With the staggering estimate of 500 million plastic plant pots in circulation every year1, reducing our usage is certainly something to seriously consider. Though as online (plant) sales are on the rise, and pots continue to become better and more colourfully labelled, it is becoming habit that’s hard to kick. ‘Just think, even when you buy a perennial in autumn/winter that’s gone completely to ground, with just a little tuft of leaves, there will still be a big label with a bright picture of what the flower looks like’ notes Buckland. He is absolutely correct in saying that we never actually use those labels in the garden. ‘Far too gravestone like’ adds a bemused Buckland. Hence, ‘No pots, no labels, just rough and ready. Similar to shopping at a builder’s merchant instead of Homebase’. Bare-root purchases are not only lighter on postage, but also prevent the moving and hence loss of soil from one place to another, which is another significant environmental issue.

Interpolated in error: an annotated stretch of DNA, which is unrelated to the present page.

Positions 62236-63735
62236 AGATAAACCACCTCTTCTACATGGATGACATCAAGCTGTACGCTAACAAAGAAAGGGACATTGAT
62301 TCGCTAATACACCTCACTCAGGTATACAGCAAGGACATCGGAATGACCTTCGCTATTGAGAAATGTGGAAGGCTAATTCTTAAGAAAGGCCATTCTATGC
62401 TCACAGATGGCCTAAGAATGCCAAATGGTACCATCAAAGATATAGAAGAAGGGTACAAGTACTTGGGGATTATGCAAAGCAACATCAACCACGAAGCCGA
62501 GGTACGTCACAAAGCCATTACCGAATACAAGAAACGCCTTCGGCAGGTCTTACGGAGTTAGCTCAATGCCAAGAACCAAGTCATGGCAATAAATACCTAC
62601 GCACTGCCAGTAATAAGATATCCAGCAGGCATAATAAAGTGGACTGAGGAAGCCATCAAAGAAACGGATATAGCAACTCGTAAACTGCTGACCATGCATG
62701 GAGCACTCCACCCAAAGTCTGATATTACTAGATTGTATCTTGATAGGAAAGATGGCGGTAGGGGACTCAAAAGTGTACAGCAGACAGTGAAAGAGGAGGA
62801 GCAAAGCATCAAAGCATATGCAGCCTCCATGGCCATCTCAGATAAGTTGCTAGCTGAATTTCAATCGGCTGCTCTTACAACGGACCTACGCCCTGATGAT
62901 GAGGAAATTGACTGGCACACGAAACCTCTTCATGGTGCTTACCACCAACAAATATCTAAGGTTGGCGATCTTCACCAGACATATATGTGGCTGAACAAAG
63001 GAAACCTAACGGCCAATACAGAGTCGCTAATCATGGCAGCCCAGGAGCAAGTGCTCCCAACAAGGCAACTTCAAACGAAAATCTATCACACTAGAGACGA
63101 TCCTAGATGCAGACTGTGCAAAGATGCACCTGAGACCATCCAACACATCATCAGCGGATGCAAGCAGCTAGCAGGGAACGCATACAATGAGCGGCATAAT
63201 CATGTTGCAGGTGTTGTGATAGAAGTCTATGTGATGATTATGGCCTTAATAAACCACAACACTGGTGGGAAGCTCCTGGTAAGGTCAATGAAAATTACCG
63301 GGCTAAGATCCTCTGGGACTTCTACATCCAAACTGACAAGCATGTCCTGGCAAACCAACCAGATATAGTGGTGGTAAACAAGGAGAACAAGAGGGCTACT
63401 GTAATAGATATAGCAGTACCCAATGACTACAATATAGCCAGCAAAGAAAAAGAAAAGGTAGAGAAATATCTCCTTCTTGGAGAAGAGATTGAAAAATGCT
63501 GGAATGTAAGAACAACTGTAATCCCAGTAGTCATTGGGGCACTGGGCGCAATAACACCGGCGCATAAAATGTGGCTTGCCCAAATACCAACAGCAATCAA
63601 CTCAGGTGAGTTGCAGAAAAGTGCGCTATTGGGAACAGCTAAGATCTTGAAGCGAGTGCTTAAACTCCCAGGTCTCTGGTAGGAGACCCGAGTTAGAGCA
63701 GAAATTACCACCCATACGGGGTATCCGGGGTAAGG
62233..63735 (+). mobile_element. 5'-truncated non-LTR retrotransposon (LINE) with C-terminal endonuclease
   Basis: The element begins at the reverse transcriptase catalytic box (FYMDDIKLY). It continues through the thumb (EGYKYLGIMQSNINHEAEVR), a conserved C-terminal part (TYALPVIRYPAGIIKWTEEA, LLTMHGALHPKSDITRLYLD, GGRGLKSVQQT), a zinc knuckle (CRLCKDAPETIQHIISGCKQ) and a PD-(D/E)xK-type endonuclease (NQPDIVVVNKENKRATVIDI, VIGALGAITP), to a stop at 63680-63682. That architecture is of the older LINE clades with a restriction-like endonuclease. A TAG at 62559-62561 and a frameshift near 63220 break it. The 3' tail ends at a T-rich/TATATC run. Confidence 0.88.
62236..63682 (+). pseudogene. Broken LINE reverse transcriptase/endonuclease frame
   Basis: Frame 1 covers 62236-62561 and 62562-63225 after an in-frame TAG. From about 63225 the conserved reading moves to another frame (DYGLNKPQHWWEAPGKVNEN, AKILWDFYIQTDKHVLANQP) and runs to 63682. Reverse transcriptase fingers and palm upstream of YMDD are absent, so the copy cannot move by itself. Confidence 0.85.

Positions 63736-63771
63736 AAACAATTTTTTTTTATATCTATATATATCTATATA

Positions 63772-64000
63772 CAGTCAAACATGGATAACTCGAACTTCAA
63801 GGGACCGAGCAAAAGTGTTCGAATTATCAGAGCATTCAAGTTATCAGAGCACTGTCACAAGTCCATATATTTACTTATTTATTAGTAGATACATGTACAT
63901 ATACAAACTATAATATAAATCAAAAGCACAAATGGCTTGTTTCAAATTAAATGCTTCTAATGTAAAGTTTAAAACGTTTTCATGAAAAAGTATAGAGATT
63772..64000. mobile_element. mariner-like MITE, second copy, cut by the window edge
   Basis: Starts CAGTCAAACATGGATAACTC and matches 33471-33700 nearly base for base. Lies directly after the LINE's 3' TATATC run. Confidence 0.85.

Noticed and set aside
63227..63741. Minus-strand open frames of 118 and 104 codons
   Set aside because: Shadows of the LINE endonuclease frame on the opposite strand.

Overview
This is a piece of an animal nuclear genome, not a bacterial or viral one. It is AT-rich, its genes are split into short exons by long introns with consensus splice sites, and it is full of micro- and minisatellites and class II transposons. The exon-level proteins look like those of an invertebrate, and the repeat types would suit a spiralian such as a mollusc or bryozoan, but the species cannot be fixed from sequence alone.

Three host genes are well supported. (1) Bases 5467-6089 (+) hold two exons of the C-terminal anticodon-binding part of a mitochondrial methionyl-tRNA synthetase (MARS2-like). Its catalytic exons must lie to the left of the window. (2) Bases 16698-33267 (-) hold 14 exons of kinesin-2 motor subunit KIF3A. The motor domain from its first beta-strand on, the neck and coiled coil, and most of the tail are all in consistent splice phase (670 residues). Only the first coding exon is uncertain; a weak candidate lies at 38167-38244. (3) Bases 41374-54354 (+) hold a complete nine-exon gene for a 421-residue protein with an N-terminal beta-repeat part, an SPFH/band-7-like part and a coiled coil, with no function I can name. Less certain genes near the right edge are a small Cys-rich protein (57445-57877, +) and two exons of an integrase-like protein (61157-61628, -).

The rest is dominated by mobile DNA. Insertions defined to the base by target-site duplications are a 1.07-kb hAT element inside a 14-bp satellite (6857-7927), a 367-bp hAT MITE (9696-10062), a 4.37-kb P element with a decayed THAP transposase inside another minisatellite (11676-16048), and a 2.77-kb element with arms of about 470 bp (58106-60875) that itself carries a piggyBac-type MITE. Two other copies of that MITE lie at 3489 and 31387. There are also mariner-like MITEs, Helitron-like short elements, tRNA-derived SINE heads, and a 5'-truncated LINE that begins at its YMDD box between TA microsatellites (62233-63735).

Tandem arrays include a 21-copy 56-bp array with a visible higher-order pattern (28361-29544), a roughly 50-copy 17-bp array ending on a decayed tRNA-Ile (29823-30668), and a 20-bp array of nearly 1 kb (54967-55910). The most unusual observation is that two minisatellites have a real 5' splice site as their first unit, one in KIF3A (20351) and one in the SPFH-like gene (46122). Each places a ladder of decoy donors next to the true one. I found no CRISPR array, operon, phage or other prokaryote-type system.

All good environmental policy, though Buckland refreshingly acknowledges that he is not evangelical when it comes to the environment. Despite being qualified in Landscape and Amenity Horticulture, hence qualified to use agricultural chemicals, he doesn’t use them and crucially hasn’t felt the need to use them. ‘However, if I needed to use them, I would’ admits Buckland. He went on, ‘I have always shied away from saying that I’m an organic gardener, even when presenting Gardeners’ World. For example, take some F1 seeds, they’ve been crossbred in Africa, flown over to the UK, planted with much care in one’s garden or pots. It’s almost too ridiculous to just let them die if the need for some form of chemical is required, but not doing so because one is a presumed organic gardener that doesn’t use any chemicals. The carbon footprint of those seeds is already huge’. Buckland certainly encourages the use of biological controls, but without the soapbox routine. No need for hypocrisy he adds. ‘I’ve never really wanted to bend anyone’s ear about it, because then I’d feel bad. Just think, I’ve been doing a lot of work in Scotland, and I don’t walk to Scotland. When I look at my garden footprint it’s massive and just think, I have three children’. For spring/summer plant purchases, practicality therefore takes over as Buckland’s plants are potted on and sold on in pots.